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National Health Service

Book Review: 'The NHS - A Picture of Health?'

Sick service

'The NHS: A Picture of Health?' by Steve Iliffe (Lawrence and Wishart 1983 p/b £3.95 224pp)

This book, written in a fluent, easily readable style, examines health politics from the industrial revolution to the present time.

The author, a general practitioner in North London, is already well known to readers interested in health politics as a regular contributor to medical and political magazines, as a member of the editorial committee of Medicine in Society and a pamphleteer for the Communist Party of Great Britain.

The first chapter deals briefly with the years leading up to the formation of the Health Service and describes how, in the 1830s, cholera, syndicalism and Chartism "emerged from the slums and threatened to harm the established order" and that although repressive measures followed, the government realised that some reforms had to be made to reduce the threat to established power.

Editorial: Capitalist Health Warning

On 4th March 2017, tens of thousands of people marched through London in support of the National Health Service. This winter, hospital waiting times had grown and in the Accident and Emergency (A&E) wards, patients were stranded on trolleys while waiting for beds to become available. This has been exacerbated by the crisis in social care, where elderly people have had to be cared for in NHS hospitals, because of a shortage of places in care homes. Last year, there was a dispute with the junior doctors, who objected to new contracts, which would worsen their working conditions. This is against the backdrop of a squeeze in government funding made in response to the economic downturn in 2008-2009.

Editorial: Who Cares Who Cares?

Stirring the public conscience became part of the entertainment industry some time in the early eighties. At first, unsuspecting viewers in leafy suburbs noticed nothing more harrowing than malnutrition and death thousands of miles away, and threw loose change at the spectacle. A vogue for tales of glue sniffing and dragon chasing in dank, inner city garages then led to terrible addiction to earnest debate among experts, a form of exorcism which suddenly made way for a string of fresh concerns.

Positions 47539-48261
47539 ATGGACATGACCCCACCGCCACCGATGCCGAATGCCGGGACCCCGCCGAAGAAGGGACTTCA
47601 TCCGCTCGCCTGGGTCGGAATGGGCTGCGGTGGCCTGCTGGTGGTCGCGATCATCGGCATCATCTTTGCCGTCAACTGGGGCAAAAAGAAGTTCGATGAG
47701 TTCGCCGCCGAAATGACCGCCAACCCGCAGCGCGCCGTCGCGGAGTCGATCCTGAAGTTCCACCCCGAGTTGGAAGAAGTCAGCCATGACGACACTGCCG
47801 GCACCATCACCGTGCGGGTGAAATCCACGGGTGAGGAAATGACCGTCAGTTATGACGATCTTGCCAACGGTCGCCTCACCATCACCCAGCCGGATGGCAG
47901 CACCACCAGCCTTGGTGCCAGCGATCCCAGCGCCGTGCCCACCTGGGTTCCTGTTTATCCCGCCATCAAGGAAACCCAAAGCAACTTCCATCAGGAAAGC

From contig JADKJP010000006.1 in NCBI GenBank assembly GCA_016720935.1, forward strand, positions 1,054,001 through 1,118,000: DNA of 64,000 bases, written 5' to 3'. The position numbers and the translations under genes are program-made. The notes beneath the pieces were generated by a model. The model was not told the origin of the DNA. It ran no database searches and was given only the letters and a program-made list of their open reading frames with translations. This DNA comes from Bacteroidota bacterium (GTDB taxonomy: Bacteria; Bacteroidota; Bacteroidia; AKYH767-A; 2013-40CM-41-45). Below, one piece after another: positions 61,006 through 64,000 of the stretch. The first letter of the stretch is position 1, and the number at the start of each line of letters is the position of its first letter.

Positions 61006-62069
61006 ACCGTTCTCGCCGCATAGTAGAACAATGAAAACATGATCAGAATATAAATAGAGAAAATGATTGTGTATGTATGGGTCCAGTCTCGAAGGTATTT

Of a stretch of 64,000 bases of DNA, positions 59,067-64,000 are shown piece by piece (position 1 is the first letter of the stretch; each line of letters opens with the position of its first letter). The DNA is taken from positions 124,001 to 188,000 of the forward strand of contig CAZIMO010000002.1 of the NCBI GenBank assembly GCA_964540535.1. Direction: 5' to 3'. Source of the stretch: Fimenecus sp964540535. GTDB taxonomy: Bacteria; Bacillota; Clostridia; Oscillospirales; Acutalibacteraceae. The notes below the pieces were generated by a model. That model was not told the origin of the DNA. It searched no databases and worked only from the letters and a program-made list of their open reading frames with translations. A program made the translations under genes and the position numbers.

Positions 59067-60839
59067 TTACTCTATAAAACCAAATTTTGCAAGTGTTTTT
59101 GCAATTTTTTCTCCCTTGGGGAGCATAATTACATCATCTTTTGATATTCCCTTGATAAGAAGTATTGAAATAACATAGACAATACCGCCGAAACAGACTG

Proper Gander: Bed Pan Humour

Proper Gander

There are easier places to work than in a hospital, juggling bed pans with NHS bureaucracy. One way of coping is by having a gallows sense of humour to relieve the pressures with a droll remark or two. This side of life on a ward is rarely seen in earnest doctor-dramas like Holby City or Casualty. Instead, switch over to the comedy Getting On (BBC4) for a more realistic look inside our healthcare system.

Filmed in shakycam mocumentary style, the show follows the staff working on a geriatric ward. The three main characters are played by the programme’s writers, including Jo Brand, drawing on her early career as a nurse. For her character, Kim, a spoonful of wit helps the medicine go down. She wearily struggles with the stifling policies, procedures and market forces of the modern NHS.

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